April 27, 2013
August 7, 2011
This table’s variations on traditional form make it subtly modern. A single beam supports the length of the top rather than a traditional apron, and the diagonal taper of the legs lightens the piece while gently defying its farmhouse origins. It was born of NYC construction salvage: douglas fir floor joists milled to show fresh new faces. Dark amber stain provides a big head start towards the fir’s natural color after decades of darkening.
March 24, 2011
October 23, 2010
I was shopping for fir, but after one pass through the planer it was clear I had mistakenly come home with redwood. It was hard to be disappointed. In fact, I was inspired enough that I decided to push back the start of the fir commission.
I wanted to keep the two beautiful old planks as close to their original state as possible. Dividing them each with a 2/3, 1/3 cut yielded a nice 3′x6′ table top–plenty of room for the whole family to gather around. From there I let weather resistance guide me: Water will find the easiest way to the ground, off surfaces and between the spaced members, minimizing its effect on the already naturally weather resistant redwood. The bright green detailing channeled my desire to add a bit of excitement to the piece, and serves to seal the end grain for even better outdoor performance.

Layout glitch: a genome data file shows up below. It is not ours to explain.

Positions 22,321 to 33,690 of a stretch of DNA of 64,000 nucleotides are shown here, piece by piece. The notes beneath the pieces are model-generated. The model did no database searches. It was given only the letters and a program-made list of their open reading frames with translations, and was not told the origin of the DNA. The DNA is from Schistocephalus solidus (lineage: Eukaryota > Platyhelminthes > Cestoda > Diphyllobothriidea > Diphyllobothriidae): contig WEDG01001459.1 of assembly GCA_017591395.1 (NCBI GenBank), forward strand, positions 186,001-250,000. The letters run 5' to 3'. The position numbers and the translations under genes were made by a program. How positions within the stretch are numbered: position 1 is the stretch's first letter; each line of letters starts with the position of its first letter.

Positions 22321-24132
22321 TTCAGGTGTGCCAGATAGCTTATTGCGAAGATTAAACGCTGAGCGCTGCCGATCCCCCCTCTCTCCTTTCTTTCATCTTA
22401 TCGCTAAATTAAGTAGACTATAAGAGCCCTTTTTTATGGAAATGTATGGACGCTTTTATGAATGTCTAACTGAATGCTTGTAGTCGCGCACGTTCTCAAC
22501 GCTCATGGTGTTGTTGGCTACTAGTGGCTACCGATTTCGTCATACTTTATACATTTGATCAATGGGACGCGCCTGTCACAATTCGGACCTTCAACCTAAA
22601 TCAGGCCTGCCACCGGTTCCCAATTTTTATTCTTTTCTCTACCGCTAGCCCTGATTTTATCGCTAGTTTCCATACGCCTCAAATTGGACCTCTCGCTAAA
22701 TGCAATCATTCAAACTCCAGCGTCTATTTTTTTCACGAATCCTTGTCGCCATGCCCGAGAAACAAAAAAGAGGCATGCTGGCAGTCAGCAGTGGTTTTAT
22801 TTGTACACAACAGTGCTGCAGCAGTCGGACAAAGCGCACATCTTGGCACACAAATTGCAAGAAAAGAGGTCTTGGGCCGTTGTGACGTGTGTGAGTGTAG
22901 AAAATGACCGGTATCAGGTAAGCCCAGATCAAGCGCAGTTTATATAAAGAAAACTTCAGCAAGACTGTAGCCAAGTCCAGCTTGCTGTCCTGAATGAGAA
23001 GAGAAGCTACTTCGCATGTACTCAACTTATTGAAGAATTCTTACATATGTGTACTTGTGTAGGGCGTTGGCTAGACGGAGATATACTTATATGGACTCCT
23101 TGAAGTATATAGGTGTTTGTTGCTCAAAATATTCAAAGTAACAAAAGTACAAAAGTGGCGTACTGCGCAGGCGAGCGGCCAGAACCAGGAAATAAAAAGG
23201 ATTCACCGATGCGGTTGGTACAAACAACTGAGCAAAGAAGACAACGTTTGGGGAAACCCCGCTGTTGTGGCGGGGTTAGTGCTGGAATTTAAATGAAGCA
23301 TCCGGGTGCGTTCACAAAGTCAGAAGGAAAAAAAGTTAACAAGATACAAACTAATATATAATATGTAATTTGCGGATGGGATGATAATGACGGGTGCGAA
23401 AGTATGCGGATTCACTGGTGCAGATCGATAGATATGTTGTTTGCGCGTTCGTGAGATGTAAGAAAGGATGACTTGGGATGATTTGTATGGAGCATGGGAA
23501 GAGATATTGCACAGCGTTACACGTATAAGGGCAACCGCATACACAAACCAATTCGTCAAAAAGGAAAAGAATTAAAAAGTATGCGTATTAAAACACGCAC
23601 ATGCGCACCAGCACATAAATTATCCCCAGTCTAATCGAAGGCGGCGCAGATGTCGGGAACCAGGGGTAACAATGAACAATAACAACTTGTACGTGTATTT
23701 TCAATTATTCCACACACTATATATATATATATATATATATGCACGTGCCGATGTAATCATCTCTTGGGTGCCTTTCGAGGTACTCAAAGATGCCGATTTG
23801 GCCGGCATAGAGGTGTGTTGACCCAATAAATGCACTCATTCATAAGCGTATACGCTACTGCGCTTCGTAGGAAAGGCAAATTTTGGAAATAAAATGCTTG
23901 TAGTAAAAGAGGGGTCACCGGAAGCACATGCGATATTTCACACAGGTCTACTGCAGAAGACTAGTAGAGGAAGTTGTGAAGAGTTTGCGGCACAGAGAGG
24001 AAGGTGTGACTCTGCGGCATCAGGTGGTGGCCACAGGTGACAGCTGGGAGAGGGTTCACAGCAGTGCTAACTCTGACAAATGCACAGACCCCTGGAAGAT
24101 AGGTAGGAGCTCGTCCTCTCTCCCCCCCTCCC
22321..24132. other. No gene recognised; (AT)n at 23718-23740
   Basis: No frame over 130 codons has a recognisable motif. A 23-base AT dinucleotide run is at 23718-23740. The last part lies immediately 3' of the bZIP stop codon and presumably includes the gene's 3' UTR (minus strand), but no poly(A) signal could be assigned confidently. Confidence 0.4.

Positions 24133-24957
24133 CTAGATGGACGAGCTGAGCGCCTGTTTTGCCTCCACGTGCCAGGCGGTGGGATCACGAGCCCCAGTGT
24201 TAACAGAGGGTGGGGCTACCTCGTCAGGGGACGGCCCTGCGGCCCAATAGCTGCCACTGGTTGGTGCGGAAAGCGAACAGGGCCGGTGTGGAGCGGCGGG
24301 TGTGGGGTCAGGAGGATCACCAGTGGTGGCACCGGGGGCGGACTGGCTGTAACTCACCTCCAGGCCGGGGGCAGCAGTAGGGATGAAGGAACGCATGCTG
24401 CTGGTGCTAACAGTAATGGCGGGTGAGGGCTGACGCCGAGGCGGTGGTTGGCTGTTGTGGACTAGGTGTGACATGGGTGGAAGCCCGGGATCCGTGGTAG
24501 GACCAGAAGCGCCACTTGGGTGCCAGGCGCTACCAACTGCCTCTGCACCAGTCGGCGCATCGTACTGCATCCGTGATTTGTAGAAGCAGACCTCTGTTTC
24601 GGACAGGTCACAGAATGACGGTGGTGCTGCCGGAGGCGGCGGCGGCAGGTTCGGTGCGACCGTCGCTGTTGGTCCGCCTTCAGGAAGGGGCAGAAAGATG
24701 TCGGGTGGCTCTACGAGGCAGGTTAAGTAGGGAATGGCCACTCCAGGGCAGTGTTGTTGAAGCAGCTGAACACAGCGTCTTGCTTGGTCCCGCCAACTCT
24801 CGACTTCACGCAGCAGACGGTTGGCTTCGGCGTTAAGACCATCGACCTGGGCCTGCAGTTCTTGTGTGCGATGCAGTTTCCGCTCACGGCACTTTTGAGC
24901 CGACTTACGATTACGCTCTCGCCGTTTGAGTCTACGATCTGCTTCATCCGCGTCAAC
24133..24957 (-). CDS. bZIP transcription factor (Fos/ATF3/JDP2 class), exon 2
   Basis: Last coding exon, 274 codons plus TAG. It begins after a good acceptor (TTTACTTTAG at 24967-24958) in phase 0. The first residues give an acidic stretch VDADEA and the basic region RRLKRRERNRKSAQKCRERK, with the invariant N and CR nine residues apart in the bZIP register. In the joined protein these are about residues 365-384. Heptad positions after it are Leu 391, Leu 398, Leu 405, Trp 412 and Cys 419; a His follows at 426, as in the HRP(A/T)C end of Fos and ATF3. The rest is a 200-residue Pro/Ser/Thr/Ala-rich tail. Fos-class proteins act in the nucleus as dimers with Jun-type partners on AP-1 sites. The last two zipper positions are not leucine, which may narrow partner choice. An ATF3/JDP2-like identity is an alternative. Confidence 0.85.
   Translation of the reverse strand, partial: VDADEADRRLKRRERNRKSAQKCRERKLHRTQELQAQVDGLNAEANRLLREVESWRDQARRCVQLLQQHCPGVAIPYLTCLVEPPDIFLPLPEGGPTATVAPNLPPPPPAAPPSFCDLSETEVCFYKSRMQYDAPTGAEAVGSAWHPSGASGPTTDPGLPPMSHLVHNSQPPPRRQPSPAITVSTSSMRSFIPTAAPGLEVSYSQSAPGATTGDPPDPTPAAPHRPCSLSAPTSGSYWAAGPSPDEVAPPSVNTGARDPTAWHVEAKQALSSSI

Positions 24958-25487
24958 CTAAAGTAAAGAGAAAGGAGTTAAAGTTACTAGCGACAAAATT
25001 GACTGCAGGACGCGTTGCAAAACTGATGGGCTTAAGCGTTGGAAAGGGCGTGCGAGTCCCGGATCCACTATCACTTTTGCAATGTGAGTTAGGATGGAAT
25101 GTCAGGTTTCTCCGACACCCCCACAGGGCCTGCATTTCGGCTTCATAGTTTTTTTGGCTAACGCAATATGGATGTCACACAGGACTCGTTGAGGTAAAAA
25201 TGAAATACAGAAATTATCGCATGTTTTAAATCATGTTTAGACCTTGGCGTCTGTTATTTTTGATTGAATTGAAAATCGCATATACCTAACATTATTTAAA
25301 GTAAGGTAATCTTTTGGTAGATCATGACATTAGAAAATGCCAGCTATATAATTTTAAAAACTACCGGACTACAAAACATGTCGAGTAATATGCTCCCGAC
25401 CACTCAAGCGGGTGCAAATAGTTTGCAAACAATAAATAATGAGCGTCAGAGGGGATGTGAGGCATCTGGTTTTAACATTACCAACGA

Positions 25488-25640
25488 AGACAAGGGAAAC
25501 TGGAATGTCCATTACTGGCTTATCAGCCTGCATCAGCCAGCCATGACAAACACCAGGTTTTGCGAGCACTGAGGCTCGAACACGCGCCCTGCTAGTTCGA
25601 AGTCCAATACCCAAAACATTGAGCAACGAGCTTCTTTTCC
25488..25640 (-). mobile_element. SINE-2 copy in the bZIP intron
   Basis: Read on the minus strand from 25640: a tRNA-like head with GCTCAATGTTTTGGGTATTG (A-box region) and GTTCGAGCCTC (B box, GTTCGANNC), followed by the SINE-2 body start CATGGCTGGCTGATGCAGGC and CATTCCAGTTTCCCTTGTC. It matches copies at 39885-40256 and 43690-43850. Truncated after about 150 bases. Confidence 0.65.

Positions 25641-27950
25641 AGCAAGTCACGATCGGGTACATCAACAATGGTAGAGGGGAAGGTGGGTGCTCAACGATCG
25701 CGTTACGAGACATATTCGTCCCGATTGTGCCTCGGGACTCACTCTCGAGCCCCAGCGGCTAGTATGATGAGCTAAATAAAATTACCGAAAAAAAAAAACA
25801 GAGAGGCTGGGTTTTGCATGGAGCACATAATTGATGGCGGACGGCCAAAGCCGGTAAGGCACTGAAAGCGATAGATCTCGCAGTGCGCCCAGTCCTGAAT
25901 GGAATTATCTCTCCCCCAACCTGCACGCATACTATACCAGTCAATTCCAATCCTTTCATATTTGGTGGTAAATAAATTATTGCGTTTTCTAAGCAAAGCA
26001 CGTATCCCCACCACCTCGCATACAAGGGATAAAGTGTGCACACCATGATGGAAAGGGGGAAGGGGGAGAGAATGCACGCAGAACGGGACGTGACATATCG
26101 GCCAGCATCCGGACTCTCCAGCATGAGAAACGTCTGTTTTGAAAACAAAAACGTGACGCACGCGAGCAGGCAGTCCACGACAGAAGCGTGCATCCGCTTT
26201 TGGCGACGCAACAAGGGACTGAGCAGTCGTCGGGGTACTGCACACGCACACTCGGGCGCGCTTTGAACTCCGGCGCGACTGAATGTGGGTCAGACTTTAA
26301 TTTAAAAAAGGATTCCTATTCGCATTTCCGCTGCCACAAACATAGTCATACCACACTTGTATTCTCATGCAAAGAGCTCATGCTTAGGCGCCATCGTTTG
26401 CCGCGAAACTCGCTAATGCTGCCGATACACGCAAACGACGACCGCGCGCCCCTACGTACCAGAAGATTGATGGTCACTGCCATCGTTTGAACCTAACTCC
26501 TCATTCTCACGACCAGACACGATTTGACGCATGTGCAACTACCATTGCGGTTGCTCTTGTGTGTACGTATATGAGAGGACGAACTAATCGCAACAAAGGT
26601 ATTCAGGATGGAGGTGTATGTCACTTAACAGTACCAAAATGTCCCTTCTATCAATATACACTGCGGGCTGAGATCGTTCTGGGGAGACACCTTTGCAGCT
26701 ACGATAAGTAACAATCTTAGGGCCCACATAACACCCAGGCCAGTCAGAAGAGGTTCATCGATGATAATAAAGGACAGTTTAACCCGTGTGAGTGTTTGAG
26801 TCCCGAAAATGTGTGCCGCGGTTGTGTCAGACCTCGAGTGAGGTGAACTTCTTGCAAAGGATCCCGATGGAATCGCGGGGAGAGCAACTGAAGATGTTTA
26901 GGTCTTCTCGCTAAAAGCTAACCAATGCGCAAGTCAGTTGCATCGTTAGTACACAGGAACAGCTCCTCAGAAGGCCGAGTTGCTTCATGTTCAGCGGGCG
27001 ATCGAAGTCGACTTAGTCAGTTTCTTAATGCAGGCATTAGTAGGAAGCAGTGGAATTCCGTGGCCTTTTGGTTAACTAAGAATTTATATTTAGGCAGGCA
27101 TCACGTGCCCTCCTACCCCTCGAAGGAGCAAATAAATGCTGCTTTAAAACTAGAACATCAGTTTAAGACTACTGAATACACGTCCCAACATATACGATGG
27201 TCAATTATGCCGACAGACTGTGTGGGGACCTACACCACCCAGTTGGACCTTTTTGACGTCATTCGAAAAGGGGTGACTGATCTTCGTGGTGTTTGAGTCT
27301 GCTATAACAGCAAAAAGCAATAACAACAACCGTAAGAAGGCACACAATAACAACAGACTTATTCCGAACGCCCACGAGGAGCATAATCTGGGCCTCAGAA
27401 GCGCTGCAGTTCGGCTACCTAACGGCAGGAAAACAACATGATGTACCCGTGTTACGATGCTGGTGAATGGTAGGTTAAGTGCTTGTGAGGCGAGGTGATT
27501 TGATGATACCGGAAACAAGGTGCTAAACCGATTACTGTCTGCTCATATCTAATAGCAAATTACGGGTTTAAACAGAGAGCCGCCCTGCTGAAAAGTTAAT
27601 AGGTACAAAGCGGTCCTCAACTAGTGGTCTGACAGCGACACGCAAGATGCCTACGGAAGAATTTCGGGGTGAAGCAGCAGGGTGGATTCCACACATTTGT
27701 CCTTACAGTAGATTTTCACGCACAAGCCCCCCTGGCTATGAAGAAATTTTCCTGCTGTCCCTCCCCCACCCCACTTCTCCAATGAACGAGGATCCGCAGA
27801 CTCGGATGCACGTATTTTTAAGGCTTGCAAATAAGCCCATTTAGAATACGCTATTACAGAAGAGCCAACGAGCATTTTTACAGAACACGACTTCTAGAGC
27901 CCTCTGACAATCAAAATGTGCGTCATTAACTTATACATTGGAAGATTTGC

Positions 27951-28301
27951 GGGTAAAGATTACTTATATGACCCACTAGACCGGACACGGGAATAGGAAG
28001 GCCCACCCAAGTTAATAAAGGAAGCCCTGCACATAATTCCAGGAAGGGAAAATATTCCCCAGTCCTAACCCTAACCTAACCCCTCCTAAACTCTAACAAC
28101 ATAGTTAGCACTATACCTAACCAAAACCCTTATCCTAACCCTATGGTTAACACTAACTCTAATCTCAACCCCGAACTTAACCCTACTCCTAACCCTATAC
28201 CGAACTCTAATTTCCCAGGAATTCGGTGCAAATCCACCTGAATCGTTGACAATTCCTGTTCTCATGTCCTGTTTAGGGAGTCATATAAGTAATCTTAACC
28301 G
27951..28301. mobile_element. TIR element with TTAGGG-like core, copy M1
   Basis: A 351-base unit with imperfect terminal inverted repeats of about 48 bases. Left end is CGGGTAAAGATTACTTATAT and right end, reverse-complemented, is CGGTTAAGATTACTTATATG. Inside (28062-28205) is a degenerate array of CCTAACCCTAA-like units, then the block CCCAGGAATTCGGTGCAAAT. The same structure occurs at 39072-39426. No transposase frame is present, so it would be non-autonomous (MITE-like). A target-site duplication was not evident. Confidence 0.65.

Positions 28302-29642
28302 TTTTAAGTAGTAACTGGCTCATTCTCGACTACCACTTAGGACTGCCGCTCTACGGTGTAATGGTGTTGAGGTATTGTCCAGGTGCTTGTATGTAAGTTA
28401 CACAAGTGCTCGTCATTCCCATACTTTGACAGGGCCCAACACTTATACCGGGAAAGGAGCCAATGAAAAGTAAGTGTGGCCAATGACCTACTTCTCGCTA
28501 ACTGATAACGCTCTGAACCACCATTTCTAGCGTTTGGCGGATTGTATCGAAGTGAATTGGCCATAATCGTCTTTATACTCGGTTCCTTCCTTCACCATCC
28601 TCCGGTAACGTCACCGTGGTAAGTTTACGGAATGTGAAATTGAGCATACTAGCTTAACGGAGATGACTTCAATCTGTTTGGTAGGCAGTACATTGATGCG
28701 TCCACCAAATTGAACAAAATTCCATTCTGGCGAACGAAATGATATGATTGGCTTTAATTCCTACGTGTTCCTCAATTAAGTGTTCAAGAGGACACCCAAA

October 7, 2010
This street vendor inspired, collapsible table is just the right size to carry under one arm, so you can scoop up your merchandise with the other. 32×32 and 28 tall, made of salvaged, wide-plank douglass fir with just the right amount of wear. To see the Pop-Up Table in person peak underneath the merchandise at Big Things pop-up events.
July 24, 2010
This is probably my first successful design. I hacked it together in my back yard in San Francisco with just a skill saw seven years ago. All the components were salvaged off job sites of my construction job at the time.
The rectangular legs are douglas fir. The connective tissue is cherry. Lindseed oil and wax finish.